Continued from Of Apples and Applesauce (I)

“Okayyyy Adarsh! Before I begin asking you the questions, I should give you a word of warning. Please be very accurate in your answers. Reply only to the question being asked with as much brevity as possible. Your brevity and accuracy are very, very important. Ready? Here goes: what was on the plate?”

“Apples”, replied Adarsh.

“What color were they?”


“Only Red?”

“No some had traces of green and some had bits of yellow.”

“Did they look fresh to you?”

“Four of them were fresh.”

“In your opinion, were those apples juicy?”


“Can you name the variety?”

“I’m sorry, no.”

“Oh, okay. Never mind. What color was the plate?”

“White with a blue rim.”

“Was there a pattern on it?”


“You are mistaken. There was a pattern but since the apples were covering the plate, perhaps the pattern wasn’t visible to you. Could you have eaten all those apples in one sitting?”

“Yes I am sure I could have. I love apples.”

“Please be accurate and brief. You weren’t asked if you loved apples or not.”

“Sorry… I… forgot.”

“I know. How many apples were there?”


“Wrong. There were five apples.”

“No. I counted them. There were six.”

“I counted them too Adarsh and there were five.”

“No, there were six”, Adarsh reiterated doggedly.

“Are you calling me a liar Adarsh?!” It was obvious that Raman was miffed.

“I’m sorry. I didn’t mean it that way. I’m not calling you a liar. But I saw six apples.”

“No. there were five. I kept them there myself. It is not likely that I could be mistaken.”

“Maybe someone added another one later Raman. I saw six apples.”

“For the last time Adarsh, there were five apples. And that’s all there is to it.”

“No Raman. I counted six.” Adarsh stuck doggedly to his opinion even though Raman’s increasing vexation was making him anxious.

“How rude you are Adarsh!” Raman was now visibly displeased.

“I am not being rude! You told me my replies have to be accurate! I am only saying what I saw!”

“Alright Adarsh, since you cannot believe me, let us ask the audience, shall we?”

“Yes let us do that.”

“Okay, ladies and gentlemen! How many apples were there on the plate?”

“FIVE!” came the resounding reply.

“There now, Adarsh! Are you satisfied? Everyone is saying there were five apples, same as I did. Will you now agree that there weren’t six apples as you are claiming?”

“But how is that possible! I know I saw six apples! Can I take a look at the plate again?”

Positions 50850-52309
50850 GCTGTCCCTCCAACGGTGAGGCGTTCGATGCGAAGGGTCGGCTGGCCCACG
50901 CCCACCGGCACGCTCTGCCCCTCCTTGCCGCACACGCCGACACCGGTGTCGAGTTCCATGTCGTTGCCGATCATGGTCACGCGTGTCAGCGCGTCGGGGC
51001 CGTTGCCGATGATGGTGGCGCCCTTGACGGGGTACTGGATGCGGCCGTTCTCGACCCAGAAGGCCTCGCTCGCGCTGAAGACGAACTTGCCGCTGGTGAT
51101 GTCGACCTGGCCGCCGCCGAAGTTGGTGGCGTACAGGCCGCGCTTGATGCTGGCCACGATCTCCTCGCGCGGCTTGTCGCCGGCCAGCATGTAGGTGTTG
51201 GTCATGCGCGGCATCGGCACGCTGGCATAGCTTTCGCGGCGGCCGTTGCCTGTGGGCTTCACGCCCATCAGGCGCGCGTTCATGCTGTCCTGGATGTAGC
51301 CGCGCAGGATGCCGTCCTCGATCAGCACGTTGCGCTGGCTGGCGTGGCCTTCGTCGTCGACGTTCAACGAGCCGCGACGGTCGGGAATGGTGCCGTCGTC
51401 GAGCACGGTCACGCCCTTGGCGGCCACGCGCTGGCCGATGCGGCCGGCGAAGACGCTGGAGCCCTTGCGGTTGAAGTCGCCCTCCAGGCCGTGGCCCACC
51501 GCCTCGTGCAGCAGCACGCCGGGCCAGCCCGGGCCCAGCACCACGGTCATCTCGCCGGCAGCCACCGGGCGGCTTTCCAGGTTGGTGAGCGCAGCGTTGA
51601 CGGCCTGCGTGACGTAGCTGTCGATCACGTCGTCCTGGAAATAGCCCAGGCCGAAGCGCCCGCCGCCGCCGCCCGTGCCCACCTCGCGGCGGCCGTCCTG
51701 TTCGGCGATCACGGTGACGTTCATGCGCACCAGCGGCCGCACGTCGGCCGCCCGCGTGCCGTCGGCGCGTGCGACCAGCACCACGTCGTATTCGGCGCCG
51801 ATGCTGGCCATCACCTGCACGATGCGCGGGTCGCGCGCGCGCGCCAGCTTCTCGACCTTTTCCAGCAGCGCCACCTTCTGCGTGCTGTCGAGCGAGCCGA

“What would be the point? You are the only one who is saying there were six apples. The rest of us only saw five. Why don’t you just accept what we say instead of debating over something so unimportant?”

“Please, let me look at the plate again once more.”

“Alright Adarsh! Since you request me so insistently, let me bring the plate over.”

Raman brings over the covered plate and dramatically flicks off its cover. He looks triumphantly at Adarsh and says, “See? I told you there were only five apples!”

“No! How can you say that? There ARE six apples as I said before.”

“What’s wrong with you? Can’t you count? There are five apples not six!!”

“No Raman, there are six apples. Ask everybody!”

“Alright, ladies and gentlemen! Indulge us once more. How many apples do YOU see?”

In one voice, the seminar hall shouted, “FIVE!”

Adarsh appealed to everyone. He asked his wife to come up on the podium and count the apples. She came over and counted them.

“There are just five apples Adarsh”, she said to him gently.

By now, Adarsh had gone from exasperation to chagrin. With varying degrees of reasonableness and persuasion, they tried to show him that he was mistaken. His chagrin turned into agitation. They counted the apples with him again and again. Each time they counted five while always counted six. As the debate continued, Adarsh found himself completely isolated. He was the only one who saw six apples. He quickly went from agitation to a full blown temper storm.

He became argumentative and rude. It looked like he would shortly come to blows; he was nearly beside himself. But no matter how much he argued, not a single person in the room could agree with him. The more opposition he received, the more he stuck to his guns. He wouldn’t budge from six apples while they were equally adamant on five.

Everybody in the seminar hall, including Raman, began feeling very uncomfortable. The situation was just a step away from becoming explosively ugly. They tried to lighten his mood by making light of the whole thing. Far from diffusing his temper, their attempts only made him angrier. His response was totally out of proportion. He looked deranged. His wife entreated him to stop sticking to his wrong verdict. She made an tender, impassioned appeal which pushed him completely over the edge.

They got into a biter, terrible argument.

Picture Credit: Google Images
Picture Credit: Google Images

To be continued…